In the realm of energy drinks, is there room to compete with Red Bull? And what does the answer to that question mean for on-premise operators looking to give their patrons the best option for a boost and a good mixed drink? An industry insider and new market research may help us find out.
By Chris Ytuarte
By nature, competing with a first-to-market brand in any field is a challenge, to say the least. Take the Apple iPod, for instance. Do you know anyone with a Zen? Or an iRiver? Or a Microsoft Zune? Probably not.
And such is the mountain that many must climb should they want to compete with Red Bull in the energy drink category. As the acknowledged market leader, though, Red Bull has naturally ventured into various different off-premise segments that, according to industry insiders, has left them at least somewhat vulnerable to newer brands claiming a stake to on-premise market share. And for bar and club owners nationwide, this creates options.
We spoke with Sean Hackney, a former senior marketing executive at Red Bull who, along with several other Bull defectors, struck out on their own several years ago to create Roaring Lion, an energy drink that aims its business plan almost entirely at on-premise accounts. The company currently offers an innovative bag-in-the-box product, which allows for Roaring Lion to be dispensed via beverage guns behind the bar. “Red Bull’s approach to bars is, ‘We make your bar cooler,’ says Hackney. “Our approach is, ‘We make your bar money.’” His comments on competing with Red Bull and bringing value to bar and club owners show how they can benefit.
“Over the last ten years, it’s been ‘sell, sell, sell,’” says Hackney. “We didn’t get to be number two in the bar and nightclub business by not putting people in the street and knocking on bar doors. That’s what we do, and that’s where our bread and butter is—about 80% of our business is on-premise.”
We also poured over the findings of a recent study of the overall beverage market, titled “Functional Drinks in the U.S.,” that was conducted by Euromonitor International, a global market research company specializing in industries, countries, and consumers. Pertinent findings from that study are highlighted in red throughout this article:
Energy drinks showed the highest growth in 2009, with value sales increasing by 9%, to reach US$9.4 billion, and as a whole, are predicted to show the strongest growth over the 2009-2014 period amongst functional beverages, rising by 31% in total volume terms. Such drinks remain popular in both on-trade and off-trade channels, especially among younger “Generation Y” consumers, for whom the drinks have replaced coffee as the preferred source of caffeine. Part of this appeal is due to the newness of energy drinks, which have only been in the US for a little over a decade, and are unlikely to be used by the baby boomer parents of this generation. Energy drinks are also appearing in more flavors, brands, and formats than before, which allows more consumers to find unique brands that appeal to them.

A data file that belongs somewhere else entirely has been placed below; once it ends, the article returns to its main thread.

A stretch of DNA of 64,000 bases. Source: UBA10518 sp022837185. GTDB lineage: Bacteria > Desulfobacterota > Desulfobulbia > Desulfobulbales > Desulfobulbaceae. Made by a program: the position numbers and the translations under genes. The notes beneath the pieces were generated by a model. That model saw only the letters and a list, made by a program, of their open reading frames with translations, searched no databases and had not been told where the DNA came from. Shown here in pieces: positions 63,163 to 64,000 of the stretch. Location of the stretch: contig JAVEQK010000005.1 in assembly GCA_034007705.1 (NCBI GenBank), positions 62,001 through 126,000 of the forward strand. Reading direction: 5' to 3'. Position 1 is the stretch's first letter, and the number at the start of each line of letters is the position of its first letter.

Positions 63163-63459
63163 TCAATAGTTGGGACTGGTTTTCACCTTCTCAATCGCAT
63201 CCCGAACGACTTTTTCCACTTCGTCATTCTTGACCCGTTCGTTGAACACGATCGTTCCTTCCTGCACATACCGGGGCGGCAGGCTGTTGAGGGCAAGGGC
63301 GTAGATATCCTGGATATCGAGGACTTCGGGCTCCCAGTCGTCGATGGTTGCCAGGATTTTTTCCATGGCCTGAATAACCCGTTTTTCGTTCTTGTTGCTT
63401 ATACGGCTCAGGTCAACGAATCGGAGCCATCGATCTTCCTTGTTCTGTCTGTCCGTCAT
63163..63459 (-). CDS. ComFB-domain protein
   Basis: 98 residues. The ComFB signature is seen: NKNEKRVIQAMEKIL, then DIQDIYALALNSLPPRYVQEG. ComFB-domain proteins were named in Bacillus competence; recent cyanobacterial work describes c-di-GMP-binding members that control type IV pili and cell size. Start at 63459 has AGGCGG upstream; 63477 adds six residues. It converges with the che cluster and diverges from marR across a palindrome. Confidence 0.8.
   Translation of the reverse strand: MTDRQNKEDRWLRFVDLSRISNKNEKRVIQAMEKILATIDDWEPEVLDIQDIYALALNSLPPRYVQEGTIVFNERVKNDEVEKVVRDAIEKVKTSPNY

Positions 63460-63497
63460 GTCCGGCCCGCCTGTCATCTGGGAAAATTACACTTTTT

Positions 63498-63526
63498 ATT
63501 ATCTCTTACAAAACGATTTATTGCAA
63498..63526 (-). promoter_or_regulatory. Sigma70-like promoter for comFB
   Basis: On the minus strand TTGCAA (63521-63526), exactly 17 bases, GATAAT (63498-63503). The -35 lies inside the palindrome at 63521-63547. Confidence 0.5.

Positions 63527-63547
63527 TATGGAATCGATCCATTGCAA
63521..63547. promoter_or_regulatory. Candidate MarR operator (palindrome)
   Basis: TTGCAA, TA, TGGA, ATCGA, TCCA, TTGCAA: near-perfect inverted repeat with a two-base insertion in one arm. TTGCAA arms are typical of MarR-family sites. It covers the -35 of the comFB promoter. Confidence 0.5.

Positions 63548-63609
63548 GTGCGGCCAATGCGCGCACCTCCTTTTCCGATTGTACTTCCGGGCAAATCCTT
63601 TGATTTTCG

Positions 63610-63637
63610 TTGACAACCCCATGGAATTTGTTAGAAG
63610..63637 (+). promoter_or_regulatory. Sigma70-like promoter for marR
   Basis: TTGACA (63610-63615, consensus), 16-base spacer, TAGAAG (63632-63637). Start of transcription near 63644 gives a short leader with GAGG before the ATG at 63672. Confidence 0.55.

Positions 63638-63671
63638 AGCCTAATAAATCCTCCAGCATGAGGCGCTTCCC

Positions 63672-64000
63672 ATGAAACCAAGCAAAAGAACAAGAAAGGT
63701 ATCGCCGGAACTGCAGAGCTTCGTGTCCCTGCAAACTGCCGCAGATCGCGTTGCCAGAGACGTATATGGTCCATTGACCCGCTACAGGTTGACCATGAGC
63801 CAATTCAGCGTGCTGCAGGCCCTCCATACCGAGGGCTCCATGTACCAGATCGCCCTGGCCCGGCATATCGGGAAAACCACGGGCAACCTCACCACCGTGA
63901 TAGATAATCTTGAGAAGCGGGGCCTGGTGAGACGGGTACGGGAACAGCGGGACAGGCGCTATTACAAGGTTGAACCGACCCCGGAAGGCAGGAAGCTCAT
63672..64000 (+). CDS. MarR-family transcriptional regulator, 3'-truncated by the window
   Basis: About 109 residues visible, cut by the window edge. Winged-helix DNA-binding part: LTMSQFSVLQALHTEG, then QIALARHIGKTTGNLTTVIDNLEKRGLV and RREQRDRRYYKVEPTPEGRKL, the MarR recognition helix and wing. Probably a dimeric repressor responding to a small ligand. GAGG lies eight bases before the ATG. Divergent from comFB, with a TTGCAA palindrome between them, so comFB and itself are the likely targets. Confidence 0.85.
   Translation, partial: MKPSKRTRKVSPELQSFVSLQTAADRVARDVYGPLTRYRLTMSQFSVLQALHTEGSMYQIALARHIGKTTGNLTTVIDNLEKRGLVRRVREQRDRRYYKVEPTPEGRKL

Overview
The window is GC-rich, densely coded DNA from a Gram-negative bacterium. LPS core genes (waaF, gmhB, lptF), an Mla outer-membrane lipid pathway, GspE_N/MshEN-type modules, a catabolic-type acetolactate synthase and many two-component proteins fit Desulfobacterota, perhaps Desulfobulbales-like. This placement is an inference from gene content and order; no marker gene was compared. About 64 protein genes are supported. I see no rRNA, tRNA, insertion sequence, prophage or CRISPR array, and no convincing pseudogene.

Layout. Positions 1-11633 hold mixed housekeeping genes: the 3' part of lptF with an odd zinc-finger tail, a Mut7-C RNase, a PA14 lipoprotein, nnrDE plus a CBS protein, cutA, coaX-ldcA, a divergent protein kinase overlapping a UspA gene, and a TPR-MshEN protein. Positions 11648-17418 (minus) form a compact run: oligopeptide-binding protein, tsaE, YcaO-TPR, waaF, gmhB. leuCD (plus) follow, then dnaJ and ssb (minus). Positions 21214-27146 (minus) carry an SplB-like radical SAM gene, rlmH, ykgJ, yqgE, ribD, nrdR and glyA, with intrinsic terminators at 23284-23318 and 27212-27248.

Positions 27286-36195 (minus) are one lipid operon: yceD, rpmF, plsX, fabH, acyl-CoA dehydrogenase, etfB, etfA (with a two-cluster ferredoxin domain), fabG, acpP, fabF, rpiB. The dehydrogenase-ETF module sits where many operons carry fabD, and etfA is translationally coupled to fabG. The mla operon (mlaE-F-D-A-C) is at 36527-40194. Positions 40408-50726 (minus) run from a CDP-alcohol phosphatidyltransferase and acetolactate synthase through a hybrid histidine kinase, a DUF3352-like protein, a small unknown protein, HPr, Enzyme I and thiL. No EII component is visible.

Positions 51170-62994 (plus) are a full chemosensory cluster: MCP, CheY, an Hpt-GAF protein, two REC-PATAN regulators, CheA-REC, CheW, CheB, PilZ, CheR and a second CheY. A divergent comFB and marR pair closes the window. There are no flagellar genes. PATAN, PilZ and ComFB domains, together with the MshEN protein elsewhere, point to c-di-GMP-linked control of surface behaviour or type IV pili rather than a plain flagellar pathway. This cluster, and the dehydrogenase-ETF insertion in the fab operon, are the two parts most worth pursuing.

With the combined insight of Hackney’s hands-on knowledge and the third-party objective research findings, an on-premise operator can get a great sense of where the energy drink segment is heading and how to benefit from every movement in the market.
“Our position against Red Bull involves a couple of facets,” says Hackney. “First, we put ourselves directly up against Red Bull in taste and function. We believe Roaring Lion is closer to Red Bull than Pepsi is to Coke. And from an ease-of-use standpoint, we’re the first company to offer a bag-in-the-box product, as well as a 500ml bottle and 350 ml can, which allows us to support an account depending on the kind of bar or nightclub it is. A high-end martini bar might just take our cans. A low-volume whiskey bar may take our bottle product. And anything high-volume is certainly taking our bag-in-a-box. We work very hard to position ourselves against Red Bull from a value proposition standpoint. There’s a reason that most bars in this country don’t sell cans of Coke: If you want a Jack & Coke, the bartender pushes a button.”
Energy drinks like Red Bull remain popular for use as mixers in bars, but are also coming under increased competition. Premixed alcoholic RTDs, such as Hpnotiq, a blend of natural fruit juices, premium vodka and cognac, are increasingly being seen in bars, as are vodka brands that already have added taurine or caffeine for energy. Functional waters, like Vitaminwater, have also become popular mixers in bars, as part of “vitamin enhanced” cocktails. All of these products offer alternatives for mixed drinks, but nevertheless Red Bull is so popular among the youth segment that it is likely to remain a mainstay in on-trade channels in the years to come.
To read more about the Bull fight in the full article, check out “Taking the Bull by the Horns” in the October 2010 Digital edition of Bar Business Magazine